Q&A: What do you know about migraine Rx and Tx in the emergency department?
What do you know about migraine Rx and Tx in the ED?According to the American Headache Society (AHS) there are more than 20 different parenteral medications used in US emergency departments to treat acute migraine headache in adults. Until recently, however, there was no evidence-based recommendation (grounded in efficacy and safety) on which of those should be considered first-line therapy.The AHS performed a comprehensive review of the literature, looking at randomized controlled trials of 25 medications, and published an assessment of the results in 2016 in the journal Headache.This short Q&A slide show tests what you migh/might not know about ED migraine management and highlighths the AHS findings, too.
Acetaminophen * Chlorpromazine * Dexketoprofen * Diclofenac * Dihydroergotamine * Dipyrone * Droperidol * Haloperidol * Ketamine * Keterolac * Lidocaine * Lysine clonixinate * Meperidine . . . and more.
1. Approximately how many emergency department (ED) visits are there in the United States each year for the treatment of migraines?
2. In 1998, opioids, including opioid-containing oral analgesic combinations, were administered in what proportion of ED visits for migraine?
Answer: A. More than half (59%) of ED visits for migraine in 1998 included treatment with opioids or opioid- containing analgesics.2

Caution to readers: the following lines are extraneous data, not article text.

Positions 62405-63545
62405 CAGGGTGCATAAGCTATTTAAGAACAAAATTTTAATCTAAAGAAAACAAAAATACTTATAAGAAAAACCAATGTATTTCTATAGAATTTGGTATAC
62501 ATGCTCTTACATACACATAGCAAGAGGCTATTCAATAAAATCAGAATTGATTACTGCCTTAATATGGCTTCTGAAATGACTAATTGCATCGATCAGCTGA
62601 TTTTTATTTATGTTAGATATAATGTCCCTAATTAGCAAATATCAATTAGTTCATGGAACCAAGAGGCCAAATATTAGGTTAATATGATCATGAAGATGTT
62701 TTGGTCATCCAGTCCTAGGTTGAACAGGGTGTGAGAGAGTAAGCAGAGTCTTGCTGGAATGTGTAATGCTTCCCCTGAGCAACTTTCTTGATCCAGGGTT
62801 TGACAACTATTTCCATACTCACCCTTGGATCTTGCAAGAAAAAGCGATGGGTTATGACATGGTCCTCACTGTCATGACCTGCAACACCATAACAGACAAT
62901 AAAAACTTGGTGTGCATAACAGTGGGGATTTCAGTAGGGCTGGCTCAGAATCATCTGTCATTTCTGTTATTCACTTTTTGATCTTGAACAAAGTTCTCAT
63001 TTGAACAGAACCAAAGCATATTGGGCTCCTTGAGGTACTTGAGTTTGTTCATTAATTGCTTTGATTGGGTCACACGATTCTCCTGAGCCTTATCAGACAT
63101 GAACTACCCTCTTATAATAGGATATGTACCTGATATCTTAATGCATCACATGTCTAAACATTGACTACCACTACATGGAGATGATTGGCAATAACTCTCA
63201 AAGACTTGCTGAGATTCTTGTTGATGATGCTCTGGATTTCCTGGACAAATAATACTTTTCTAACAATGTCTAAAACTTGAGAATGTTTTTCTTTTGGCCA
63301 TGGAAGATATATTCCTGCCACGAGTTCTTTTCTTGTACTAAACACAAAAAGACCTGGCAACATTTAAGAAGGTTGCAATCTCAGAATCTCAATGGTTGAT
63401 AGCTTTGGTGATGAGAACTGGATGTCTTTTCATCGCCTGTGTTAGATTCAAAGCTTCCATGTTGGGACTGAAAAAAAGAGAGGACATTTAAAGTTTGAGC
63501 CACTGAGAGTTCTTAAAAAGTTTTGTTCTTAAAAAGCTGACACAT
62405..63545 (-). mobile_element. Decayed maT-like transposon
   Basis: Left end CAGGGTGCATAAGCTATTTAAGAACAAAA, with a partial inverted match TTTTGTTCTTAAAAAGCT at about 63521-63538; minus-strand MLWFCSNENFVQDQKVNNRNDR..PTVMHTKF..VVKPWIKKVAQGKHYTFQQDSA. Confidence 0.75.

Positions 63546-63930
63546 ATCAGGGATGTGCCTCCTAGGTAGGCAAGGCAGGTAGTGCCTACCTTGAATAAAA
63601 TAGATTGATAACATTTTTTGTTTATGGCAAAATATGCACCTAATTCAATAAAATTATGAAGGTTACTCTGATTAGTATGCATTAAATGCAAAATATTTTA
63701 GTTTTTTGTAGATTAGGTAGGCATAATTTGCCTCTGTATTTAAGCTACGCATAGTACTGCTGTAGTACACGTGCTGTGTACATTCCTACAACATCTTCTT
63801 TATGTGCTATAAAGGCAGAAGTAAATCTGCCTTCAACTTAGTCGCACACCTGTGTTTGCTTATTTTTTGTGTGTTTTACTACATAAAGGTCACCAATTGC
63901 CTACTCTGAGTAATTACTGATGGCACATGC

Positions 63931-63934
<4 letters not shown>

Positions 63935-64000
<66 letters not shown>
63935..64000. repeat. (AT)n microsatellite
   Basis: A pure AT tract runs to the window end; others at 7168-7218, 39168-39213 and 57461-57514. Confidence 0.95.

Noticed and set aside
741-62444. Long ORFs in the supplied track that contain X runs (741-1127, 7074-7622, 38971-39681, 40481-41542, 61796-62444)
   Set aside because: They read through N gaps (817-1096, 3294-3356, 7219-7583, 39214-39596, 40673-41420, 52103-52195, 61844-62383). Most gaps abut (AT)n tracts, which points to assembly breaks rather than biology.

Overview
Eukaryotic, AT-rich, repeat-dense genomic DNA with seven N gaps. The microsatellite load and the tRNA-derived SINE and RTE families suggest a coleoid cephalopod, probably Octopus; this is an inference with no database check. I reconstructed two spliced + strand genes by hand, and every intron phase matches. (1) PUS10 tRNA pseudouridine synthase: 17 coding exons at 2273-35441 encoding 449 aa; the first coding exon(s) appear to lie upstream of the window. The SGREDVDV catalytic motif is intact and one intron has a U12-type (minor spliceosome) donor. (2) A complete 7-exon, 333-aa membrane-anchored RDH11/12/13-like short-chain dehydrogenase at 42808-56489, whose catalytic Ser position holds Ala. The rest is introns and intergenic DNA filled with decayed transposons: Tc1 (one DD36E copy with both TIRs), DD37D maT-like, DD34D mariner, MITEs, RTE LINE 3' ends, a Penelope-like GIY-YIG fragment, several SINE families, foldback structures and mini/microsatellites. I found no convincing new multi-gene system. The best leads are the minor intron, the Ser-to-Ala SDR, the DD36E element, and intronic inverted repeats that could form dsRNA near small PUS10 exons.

3. Hydromorphone, the most commonly used parenteral agent to treat migraine in 2010, was used in 25% of ED visits, compared with what percentage of visits in 1998?
4. In contrast, use of meperidine to treat migraine in the ED had declined to 7% in 2010 compared with what percentage in 1998?
Answer: D. 37%. Meperidine was used in more than one-third of ED visits to treat migraine headache in 1998.2
5. What percentage of patients who go to the ED for treatment of migraine report obtaining sustained pain relief from the treatment they receive?
6. Which of the parenteral medications above appear to provide the most relief to patients with acute migraines?
Answer: E. Intravenous metoclopramide, intravenous prochlorperazine, and subcutaneous sumatriptan appear to be most likely to provide relief with tolerable side effects. Intravenous diphenhydramine appears to be unlikely to provide much benefit.1
7. What are those most common adverse events associated with the use of intravenous metoclopramide and prochlorperazine?
Answer: E. All of the above. Because of the increased risk of adverse events, patients who have taken ergotamine, a triptan medication, or DHE within the previous 24 hours should not be given subcutaneous sumatriptan.1
9. True or False: Intravenous morphine and hydromorphone appear to be effective treatment for acute migraines.
Answer: B. False. Neither IV morphine or hydromorphone has been shown to provide much benefit in treatment of acute migraine.1
10. Among patients treated for acute migraine in the ED, which medication above appears most likely to prevent headache recurrence?
Answer: B. Intravenous dexamethasone. Data aggregated from a number of placebo-controlled trials found that dexamethasone decreased the frequency of headache recurrence after ED discharge.1
Drugs Currently Being Used to Treat Acute Migraine in US Emergency Departments
1. Friedman BW, West J, Vinson DR, et al. Current management of migraine in US emergency departments: An analysis of the National Hospital Ambulatory Medical Care Survey. Cephalalgia. 2015;35:301-309.
2. Orr SL, Friedman BW, Christie S, et al. Management of adults with acute migraine in the emergency department: The American Headache Society evidence assessment of parenteral pharmacoptherapies. Headache. 2016;56:911-940.